The United States has spent more than $3 billion on the military campaign against the Islamic State in Iraq and Syria (ISIS), the Pentagon said in an update Monday, according to The Hill newspaper.
The U.S. has spent $3.21 billion as of July 15, spokesman Bill Urban said. Since the campaign against ISIS began on Aug. 6, the military operations have cost an average of $9.4 million per day.
About 53 percent, has been spent on airstrikes, according to the Defense Department. Just under a quarter of the money has been spent on weapons, with the rest spent on missions involving military carriers and other operations.The average daily cost of the ISIS campaign has risen since September, ticking up to $9.9 million a day after costing around $5.6 million per day in the first few weeks.
Veterans who suffered sexual assault or other sexual abuse while in uniform would get help more easily from the Department of Veterans Affairs under a bill approved Monday by the House, according to the Associated Press, as reported by Military Times.
The bill would allow a statement by a survivor of military sexual trauma to be considered sufficient proof that an assault occurred. The House approved the bill by voice vote Monday night.
The bill is named after Ruth Moore, a former Navy sailor who was raped twice by a superior officer nearly three decades ago. Moore, of Milbridge, Maine, was awarded more than $400,000 in retroactive disability benefits last year after a decades-long battle with the VA.
The U.S. military’s special forces community is a difficult topic to report on because of the layers of secrecy that surround it. That’s especially true for its most secretive combat units, including Navy SEAL Team 6, the elite counter-terrorism unit that in May 2011 raided Osama bin Ladin’s compound in Pakistan and took him out.
But a new Government Accountability Office report on special operations forces shows that as of fiscal year 2014, Navy SEAL Team 6, officially known as the Naval Warfare Special Development Group, had a total of 1,787 authorized positions, of which 1,342 are military and 445 are civilian, according to Foreign Policy magazine.
A former senior Team 6 official reacted with surprise when told that the GAO had published the numbers. “I don’t know why they would do that,” he said, adding that he did not recall any previous instance in which the government published such detailed numbers, according to Foreign Policy.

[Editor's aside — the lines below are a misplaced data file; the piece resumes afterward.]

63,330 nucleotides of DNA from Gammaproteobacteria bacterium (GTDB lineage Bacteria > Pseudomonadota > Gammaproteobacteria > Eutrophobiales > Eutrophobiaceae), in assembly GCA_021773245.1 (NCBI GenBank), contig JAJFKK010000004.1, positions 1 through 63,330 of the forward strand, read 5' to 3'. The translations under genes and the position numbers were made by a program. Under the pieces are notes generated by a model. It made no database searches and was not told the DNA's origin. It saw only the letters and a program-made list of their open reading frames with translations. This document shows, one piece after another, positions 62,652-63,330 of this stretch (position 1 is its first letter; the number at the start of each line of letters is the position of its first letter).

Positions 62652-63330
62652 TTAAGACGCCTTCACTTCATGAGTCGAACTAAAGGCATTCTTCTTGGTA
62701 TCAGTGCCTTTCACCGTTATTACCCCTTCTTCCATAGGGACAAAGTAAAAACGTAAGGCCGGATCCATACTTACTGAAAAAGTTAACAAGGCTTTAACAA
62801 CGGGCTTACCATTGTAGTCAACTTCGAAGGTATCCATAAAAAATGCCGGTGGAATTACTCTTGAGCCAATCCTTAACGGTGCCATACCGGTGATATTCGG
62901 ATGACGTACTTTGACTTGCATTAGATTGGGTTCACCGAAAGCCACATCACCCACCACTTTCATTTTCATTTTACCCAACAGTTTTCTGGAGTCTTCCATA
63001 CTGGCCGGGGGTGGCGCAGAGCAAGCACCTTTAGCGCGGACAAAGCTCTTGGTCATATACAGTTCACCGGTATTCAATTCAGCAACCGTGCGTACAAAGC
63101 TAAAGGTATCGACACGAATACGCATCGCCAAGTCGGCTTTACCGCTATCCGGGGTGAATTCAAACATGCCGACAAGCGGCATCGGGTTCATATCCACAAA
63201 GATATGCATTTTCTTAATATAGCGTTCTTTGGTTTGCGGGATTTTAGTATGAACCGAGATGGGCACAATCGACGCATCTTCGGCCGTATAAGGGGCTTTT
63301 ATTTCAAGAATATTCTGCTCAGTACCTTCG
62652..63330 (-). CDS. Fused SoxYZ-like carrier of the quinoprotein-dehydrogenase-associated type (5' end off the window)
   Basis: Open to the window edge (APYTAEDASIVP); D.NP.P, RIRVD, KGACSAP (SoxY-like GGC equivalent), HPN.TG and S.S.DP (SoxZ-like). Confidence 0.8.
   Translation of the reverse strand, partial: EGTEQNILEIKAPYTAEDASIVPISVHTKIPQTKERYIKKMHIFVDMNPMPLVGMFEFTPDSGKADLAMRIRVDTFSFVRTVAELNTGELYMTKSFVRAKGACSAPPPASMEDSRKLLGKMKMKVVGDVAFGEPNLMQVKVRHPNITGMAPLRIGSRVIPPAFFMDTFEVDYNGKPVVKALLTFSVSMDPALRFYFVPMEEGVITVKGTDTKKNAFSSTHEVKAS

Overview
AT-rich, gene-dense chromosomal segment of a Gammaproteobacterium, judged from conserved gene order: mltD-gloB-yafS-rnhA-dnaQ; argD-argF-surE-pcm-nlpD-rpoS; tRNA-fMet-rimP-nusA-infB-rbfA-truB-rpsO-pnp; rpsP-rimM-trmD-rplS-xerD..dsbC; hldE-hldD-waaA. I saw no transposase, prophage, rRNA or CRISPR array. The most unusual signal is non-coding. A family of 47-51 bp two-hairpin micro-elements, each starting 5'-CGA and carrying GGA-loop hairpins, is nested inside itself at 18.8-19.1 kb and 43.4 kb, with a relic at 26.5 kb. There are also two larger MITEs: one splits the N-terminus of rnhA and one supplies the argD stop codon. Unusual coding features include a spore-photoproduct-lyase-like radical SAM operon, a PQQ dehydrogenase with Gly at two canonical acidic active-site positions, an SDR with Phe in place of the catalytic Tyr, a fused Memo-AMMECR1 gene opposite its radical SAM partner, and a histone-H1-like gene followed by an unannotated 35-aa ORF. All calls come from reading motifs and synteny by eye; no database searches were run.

Monday marked National Korean War Veterans Armistice Day, a day to honor the Americans who fought to keep communism from spreading across Asia, according to DoDLive, the Department of Defense blog.
Korea is often called “The Forgotten War,” but it was also extremely costly. During three years of warfare, from June 1950 to the ceasefire that took effect on July 27, 1953, America suffered 36,574 troop deaths and 103,284 wounded. Another 7,800 troops remain unnaccounted for, according to the website.
South Korea losses were much worse: 217,000 troops killed, plus 1 million civilians. North Korea suffered 406,000 troop deaths and 600,000 civilian deaths. China lost an estimated 600,000 troops, according to CNN.com
On June 25, 1950, the North Korean People’s Army crossed the 38th parallel, invading South Korea. By the end of summer, the U.S. and its allies had made tremendous progress in pushing the invaders back to the 38th parallel. China threatened to take action if U.N. forces tried to push further north. U.N. forces, led by U.S. Army Gen. Douglas MacArthur, ignored the threat and pressed north anyway, nearly reaching China’s border.
In late October 1950, China sent a huge army across the border, one much larger than the U.S. and U.N. expected, repelling them back behind the 38th parallel. Both sides spent months fighting over that line before a stalemate was called in July 1951.
The ceasefire agreement wasn’t a peace treaty. In fact, one was never signed. It was supposed to be on the agenda at the Geneva Conference of 1954, but that never happened.
Roger That is a regular feature by Belleville News-Democrat military beat reporter Mike Fitzgerald. Contact him at firstname.lastname@example.org or 618-239-2533.